Security Council in its open meeting on that subject today.
Among them, he said, are support for the development of model transitional criminal codes and guidance for prosecutions.
The Secretary-General discussed his recent report to the Council on the rule of law.
He told the Council that the United Nations has learnt the lesson that, to be successful, peace-building activities must reflect international norms and standards.
At the same time, he added, we cannot forget the political context, since justice, peace and democracy are mutually reinforcing. We have his statement upstairs.
The meeting is chaired by British Foreign Office Minister Bill Rammell. Forty-five speakers, including all 15 Council members, were inscribed.
At the end of todays meeting, the Council is expected to adopt a Presidential Statement on the rule of law.
U.N. ENVOY: AFGHANISTAN MOVING AWAY FROM RULE OF THE GUN
The situation in
Afghanistan shows an unmistakable trend away from the rule of the gun, the head of the
UN Mission in that country said today.
In a press conference just days before the Afghanistan presidential elections,
Jean Arnault said that the United Nations believes that conditions exist for a good election.
He added that it is incumbent on us all to make polling day as free, fair and safe as possible.
Arnault added that the UN Mission is confident that those who want to prevent this elections from having will not succeed; and those whose only authority stems from the possession of a gun will not be allowed to distort it.
U.N. ENVOY WELCOMES SERBIAN ENCOURAGEMENT
FOR PARTICIPATION IN KOSOVO ELECTIONS
The Secretary-Generals Special Representative for
Kosovo, Soren Jessen-Petersen, has welcomed the fact that Serbias President, Boris Tadic, has encouraged Kosovo Serbs to take part in the upcoming elections for the Kosovo Assembly. The elections are scheduled for 23 October.
Jessen-Petersen stressed the need for the Serbian Government to help ensure that displaced Serbs are able to cast their votes.
He also appealed to the Kosovo Serb community together with all of Kosovos communities to take part in the elections.
ILLICIT TRADE IN WILDLIFE CONTINUES AT HIGH LEVELS
Law enforcement experts attending a meeting in Bangkok of the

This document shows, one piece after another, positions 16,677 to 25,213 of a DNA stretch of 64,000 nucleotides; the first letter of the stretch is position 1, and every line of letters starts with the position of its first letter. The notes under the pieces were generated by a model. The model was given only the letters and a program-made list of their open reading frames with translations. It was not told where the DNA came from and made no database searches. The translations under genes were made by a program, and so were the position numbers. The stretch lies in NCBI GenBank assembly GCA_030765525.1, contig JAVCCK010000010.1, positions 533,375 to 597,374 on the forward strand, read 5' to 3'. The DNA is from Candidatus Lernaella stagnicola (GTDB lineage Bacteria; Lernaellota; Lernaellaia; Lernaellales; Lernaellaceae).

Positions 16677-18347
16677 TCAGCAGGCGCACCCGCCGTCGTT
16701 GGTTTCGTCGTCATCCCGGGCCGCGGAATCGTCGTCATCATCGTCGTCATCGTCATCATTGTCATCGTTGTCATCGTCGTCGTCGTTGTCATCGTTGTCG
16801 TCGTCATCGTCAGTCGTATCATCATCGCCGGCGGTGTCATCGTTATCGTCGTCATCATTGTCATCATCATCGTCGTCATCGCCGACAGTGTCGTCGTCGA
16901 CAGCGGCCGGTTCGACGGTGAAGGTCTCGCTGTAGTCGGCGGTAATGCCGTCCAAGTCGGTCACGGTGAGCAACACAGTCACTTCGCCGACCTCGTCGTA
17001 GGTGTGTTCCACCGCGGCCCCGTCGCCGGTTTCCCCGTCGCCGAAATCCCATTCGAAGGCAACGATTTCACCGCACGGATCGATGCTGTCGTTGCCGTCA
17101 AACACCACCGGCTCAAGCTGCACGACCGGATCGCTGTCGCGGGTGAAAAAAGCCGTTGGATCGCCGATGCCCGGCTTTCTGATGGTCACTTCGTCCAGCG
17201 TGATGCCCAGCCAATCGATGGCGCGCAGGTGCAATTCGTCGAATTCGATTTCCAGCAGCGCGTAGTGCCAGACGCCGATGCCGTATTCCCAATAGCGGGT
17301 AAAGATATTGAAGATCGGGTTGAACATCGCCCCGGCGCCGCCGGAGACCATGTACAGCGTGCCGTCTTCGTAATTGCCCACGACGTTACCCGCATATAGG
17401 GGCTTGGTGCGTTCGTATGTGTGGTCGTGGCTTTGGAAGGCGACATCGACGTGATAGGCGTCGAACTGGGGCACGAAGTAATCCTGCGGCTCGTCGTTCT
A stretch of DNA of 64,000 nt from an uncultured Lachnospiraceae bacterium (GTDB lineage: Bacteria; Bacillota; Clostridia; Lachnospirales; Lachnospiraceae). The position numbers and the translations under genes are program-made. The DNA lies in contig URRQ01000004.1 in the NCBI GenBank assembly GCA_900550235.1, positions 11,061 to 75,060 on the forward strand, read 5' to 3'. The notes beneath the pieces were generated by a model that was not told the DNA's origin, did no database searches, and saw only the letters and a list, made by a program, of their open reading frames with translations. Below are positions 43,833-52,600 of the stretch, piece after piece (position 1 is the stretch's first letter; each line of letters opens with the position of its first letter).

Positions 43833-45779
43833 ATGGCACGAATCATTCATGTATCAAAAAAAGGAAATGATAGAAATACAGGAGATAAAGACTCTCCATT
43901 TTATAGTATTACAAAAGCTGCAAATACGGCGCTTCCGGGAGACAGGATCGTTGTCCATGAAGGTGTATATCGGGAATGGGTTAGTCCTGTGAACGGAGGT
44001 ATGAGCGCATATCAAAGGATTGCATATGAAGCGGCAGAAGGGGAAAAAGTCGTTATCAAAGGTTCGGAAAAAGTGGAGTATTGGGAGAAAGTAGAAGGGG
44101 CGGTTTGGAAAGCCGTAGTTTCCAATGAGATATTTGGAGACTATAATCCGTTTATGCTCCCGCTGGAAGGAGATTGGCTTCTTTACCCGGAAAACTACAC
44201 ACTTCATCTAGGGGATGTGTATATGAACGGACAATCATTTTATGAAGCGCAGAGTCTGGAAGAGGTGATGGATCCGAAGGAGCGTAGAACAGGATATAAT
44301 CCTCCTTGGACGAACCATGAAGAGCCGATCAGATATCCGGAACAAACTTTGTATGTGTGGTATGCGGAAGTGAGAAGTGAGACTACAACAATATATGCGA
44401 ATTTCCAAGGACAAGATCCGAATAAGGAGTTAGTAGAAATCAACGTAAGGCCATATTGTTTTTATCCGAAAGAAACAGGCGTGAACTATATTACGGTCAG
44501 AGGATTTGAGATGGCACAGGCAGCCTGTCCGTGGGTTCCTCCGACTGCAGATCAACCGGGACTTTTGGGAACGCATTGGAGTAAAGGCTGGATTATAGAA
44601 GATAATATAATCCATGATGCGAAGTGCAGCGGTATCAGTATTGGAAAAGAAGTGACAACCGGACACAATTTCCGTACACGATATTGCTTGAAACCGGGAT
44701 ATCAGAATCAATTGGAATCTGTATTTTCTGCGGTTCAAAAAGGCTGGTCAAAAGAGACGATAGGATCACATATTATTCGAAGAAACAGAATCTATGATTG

Convention on International Trade in Endangered Species of Wild Fauna and Flora (CITES) are
reporting that illicit trade in wildlife continues at high levels.
Their report says that the trade increasingly involves organized criminal networks, sophisticated poaching and smuggling techniques, fraudulent trade permits, corruption and violence towards enforcement officers.
According to CITES Secretary-General,
Willem Wijnstekers: We are in danger of losing the war against wildlife crime, especially for some very rare animals and plants, unless modern professional law enforcement techniques are directed against criminals.
These criminals, he adds, care for nothing but profit, exploit some of the worlds poorest communities and take advantage of periods of civil unrest and instability.
DESERT LOCUST SITUATION REMAINS EXTREMELY SERIOUS IN WEST AFRICA: The
Food and Agricultural Organization (FAO) reports that the
desert locust situation remains extremely serious in West Africa. An increasing number of new swarms formed in Senegal, Mauritania, Mali, Niger and Burkina Faso are capable of devouring entire harvests. FAO is urgently seeking some $100 million for programs to eliminate locusts.
DEPARTURE OF ERITREAN REFUGEES BENEFITS HOST COMMUNITIES IN EASTERN SUDAN: Eastern Sudan used to host up to one million Eritrean refugees, which affected the area's environment and economy,
according to the
UN High Commissioner for Refugees. But now that the majority have gone home, their host communities are benefiting from efforts to reforest land, rehabilitate hospitals and train people to make better use of the area's natural resources.
UNKNOWN IF ANNAN HAS SEEN REPORTS OF IAEA CRITICISM OF SECURITY COUNCIL: Asked about the
Secretary-Generals response to reported criticisms by
Mohamed ElBaradei, the Director-General of the
International Atomic Energy Agency, of the
Security Councils handling of the North Korea issue, the Spokesman said he was not aware that the Secretary-General had seen an account of that.
Office of the Spokesman for the Secretary-General
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New York, NY 10017